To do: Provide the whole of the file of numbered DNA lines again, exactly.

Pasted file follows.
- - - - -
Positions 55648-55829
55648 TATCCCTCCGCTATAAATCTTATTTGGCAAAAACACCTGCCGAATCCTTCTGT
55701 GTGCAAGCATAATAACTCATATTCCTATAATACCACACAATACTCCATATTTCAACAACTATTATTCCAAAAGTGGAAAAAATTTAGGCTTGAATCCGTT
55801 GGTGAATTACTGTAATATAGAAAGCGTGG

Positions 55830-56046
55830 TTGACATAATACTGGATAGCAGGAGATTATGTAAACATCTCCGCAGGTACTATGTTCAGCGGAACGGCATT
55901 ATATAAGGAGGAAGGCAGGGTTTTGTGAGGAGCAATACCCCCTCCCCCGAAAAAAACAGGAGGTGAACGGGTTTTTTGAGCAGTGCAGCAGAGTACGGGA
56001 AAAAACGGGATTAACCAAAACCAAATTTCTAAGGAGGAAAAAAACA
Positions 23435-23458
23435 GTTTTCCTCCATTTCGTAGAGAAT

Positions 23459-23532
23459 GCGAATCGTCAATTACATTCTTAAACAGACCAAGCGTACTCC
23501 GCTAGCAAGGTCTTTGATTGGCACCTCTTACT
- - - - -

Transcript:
Positions 55648-55829
55648 TATCCCTCCGCTATAAATCTTATTTGGCAAAAACACCTGCCGAATCCTTCTGT
55701 GTGCAAGCATAATAACTCATATTCCTATAATACCACACAATACTCCATATTTCAACAACTATTATTCCAAAAGTGGAAAAAATTTAGGCTTGAATCCGTT
55801 GGTGAATTACTGTAATATAGAAAGCGTGG

Positions 55830-56046
55830 TTGACATAATACTGGATAGCAGGAGATTATGTAAACATCTCCGCAGGTACTATGTTCAGCGGAACGGCATT
55901 ATATAAGGAGGAAGGCAGGGTTTTGTGAGGAGCAATACCCCCTCCCCCGAAAAAAACAGGAGGTGAACGGGTTTTTTGAGCAGTGCAGCAGAGTACGGGA
56001 AAAAACGGGATTAACCAAAACCAAATTTCTAAGGAGGAAAAAAACA
Positions 23435-23458
23435 GTTTTCCTCCATTTCGTAGAGAAT

Positions 23459-23532
23459 GCGAATCGTCAATTACATTCTTAAACAGACCAAGCGTACTCC
23501 GCTAGCAAGGTCTTTGATTGGCACCTCTTACT